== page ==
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Divorce system ‘a throwback to trial by battle, says senior judge

4 October 2007

The present system of divorce is ‘out of date and grossly ineffective’, a throwback to trial by battle, said Mr Justice Coleridge speaking at the launch of the Central London Collaborative Forum last night.

Coleridge J described the process as only a little more progressive than the Spanish Inquisition in front of the gathering of leading divorce practitioners from London’s largest and best known solicitors’ firms who organised the event to mark their endorsement of the collaborative law process for big money divorces.

The collaborative process is, they say, just as appropriate when dealing with wealthy couples as any other: one of their number has recently concluded a case involving an international couple with assets over £35 million.

Collaborative law first came to this country from the US some four years ago. It has been enthusiastically taken up by divorce specialists, who have recognised that the search for agreed solutions to otherwise contentious issues can produce an agreed settlement without the rancour and aggression that often poison post-divorce relationships with consequent harmful effects on the children.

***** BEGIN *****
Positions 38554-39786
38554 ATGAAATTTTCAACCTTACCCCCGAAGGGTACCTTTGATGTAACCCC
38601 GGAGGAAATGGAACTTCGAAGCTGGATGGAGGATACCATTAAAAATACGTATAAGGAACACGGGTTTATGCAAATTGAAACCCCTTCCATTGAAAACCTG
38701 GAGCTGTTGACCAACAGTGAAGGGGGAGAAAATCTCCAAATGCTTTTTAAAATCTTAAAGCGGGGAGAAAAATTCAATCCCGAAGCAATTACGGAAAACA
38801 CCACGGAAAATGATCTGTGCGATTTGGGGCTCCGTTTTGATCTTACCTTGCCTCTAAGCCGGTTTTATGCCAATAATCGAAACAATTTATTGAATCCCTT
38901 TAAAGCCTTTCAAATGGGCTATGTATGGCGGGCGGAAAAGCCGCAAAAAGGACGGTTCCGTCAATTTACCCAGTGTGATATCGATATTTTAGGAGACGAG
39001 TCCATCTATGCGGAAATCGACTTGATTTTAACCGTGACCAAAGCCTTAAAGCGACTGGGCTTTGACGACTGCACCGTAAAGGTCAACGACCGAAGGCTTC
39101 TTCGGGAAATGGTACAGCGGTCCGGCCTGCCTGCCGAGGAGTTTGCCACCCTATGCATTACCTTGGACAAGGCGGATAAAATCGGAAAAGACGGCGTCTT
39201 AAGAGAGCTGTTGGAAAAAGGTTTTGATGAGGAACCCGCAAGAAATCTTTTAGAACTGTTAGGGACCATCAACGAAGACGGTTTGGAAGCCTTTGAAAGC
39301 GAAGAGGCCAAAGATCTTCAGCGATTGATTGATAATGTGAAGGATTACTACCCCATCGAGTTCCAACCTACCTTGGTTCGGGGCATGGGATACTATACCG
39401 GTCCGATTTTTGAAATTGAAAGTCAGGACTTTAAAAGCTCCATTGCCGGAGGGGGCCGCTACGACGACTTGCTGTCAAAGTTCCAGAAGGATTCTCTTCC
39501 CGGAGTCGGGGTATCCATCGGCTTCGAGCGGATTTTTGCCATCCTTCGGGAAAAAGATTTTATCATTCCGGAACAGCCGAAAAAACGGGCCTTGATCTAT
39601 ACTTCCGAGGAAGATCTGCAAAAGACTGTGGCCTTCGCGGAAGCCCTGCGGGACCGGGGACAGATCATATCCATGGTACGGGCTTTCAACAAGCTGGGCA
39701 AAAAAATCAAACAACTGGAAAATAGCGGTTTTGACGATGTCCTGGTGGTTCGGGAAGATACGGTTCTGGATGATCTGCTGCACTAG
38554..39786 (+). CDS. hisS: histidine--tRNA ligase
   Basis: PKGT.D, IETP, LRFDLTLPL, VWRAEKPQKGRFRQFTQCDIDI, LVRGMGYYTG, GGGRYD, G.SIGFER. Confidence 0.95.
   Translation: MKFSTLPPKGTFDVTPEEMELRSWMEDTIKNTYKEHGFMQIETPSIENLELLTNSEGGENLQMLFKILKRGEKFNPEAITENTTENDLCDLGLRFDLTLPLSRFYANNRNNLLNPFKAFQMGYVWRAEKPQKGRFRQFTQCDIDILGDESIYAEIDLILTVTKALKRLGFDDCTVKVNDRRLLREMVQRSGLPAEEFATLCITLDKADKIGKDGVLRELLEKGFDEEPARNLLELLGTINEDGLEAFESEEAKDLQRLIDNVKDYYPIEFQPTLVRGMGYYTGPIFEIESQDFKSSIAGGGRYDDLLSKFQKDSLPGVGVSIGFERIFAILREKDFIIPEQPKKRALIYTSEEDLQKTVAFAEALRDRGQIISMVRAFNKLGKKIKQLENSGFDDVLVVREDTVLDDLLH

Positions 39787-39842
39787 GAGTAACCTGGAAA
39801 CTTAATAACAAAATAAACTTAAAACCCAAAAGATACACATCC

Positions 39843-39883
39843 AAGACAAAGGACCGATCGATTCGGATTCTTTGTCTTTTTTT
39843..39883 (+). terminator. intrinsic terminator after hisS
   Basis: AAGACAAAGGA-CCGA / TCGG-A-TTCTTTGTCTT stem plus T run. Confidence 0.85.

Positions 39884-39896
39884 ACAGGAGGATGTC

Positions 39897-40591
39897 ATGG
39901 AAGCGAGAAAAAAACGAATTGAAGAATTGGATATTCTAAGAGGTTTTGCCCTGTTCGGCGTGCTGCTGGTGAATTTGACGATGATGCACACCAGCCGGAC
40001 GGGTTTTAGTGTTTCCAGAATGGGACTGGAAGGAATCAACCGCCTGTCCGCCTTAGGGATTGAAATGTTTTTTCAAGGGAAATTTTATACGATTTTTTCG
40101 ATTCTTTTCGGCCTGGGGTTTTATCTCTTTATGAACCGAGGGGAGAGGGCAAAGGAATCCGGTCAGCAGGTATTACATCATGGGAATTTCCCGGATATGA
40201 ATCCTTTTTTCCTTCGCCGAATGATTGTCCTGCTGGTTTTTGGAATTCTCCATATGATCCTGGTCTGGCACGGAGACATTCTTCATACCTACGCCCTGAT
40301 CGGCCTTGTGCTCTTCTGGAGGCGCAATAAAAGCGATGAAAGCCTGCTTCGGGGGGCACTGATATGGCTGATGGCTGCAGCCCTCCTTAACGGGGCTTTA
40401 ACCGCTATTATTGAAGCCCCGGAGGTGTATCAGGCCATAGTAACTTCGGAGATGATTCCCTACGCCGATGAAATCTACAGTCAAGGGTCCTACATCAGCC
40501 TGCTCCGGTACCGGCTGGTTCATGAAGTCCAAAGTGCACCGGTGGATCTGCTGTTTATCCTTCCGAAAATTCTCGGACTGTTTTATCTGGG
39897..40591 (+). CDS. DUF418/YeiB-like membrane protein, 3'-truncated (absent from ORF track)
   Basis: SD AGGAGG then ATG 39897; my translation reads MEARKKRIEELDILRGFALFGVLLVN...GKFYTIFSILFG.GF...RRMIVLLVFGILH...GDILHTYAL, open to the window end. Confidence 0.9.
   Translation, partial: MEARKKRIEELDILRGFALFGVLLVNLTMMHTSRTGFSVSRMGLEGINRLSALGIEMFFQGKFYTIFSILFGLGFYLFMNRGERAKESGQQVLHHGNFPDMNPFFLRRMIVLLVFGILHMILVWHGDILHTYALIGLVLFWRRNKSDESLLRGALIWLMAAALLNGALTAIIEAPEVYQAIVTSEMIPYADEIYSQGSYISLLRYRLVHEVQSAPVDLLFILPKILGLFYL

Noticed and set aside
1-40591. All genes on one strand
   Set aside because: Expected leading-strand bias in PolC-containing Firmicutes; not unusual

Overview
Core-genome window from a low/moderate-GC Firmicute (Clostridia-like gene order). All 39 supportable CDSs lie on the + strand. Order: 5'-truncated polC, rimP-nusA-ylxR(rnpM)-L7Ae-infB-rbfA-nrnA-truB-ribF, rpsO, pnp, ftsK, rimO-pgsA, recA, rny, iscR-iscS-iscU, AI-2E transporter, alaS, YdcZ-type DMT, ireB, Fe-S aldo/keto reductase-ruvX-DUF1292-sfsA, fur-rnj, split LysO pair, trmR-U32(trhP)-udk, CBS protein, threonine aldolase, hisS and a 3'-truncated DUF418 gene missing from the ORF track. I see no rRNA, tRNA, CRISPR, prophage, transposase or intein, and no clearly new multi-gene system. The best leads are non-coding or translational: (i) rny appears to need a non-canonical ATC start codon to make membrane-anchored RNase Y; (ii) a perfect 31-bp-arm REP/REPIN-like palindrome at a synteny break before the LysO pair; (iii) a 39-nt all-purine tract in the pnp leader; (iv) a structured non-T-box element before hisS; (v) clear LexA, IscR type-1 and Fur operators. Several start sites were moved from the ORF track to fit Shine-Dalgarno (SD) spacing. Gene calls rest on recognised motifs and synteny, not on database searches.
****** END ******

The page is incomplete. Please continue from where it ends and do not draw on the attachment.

Over 850 solicitors have now been trained in collaborative techniques and, according to Jane Simpson, head of family law at Manches, there are many more on the waiting list.

The integration into the process of experts in related fields – pensions specialists, family consultants and financial advisers, for example – means that couples, and their children, can be helped to deal with both the emotional and financial fall-out of divorce.

The pledge of the couple and their lawyers not to litigate but to cooperate allows the focus to concentrate on what is important to them rather than the court process.

Collaborative law has changed the face of divorce in the US and CLCF lawyers are optimistic that it will succeed here as well. Although there will always be couples who will be satisfied with nothing less than their day in the divorce court, lawyers and judges in the UK are working hard to find real and effective alternatives.

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Regulators Divorce Funding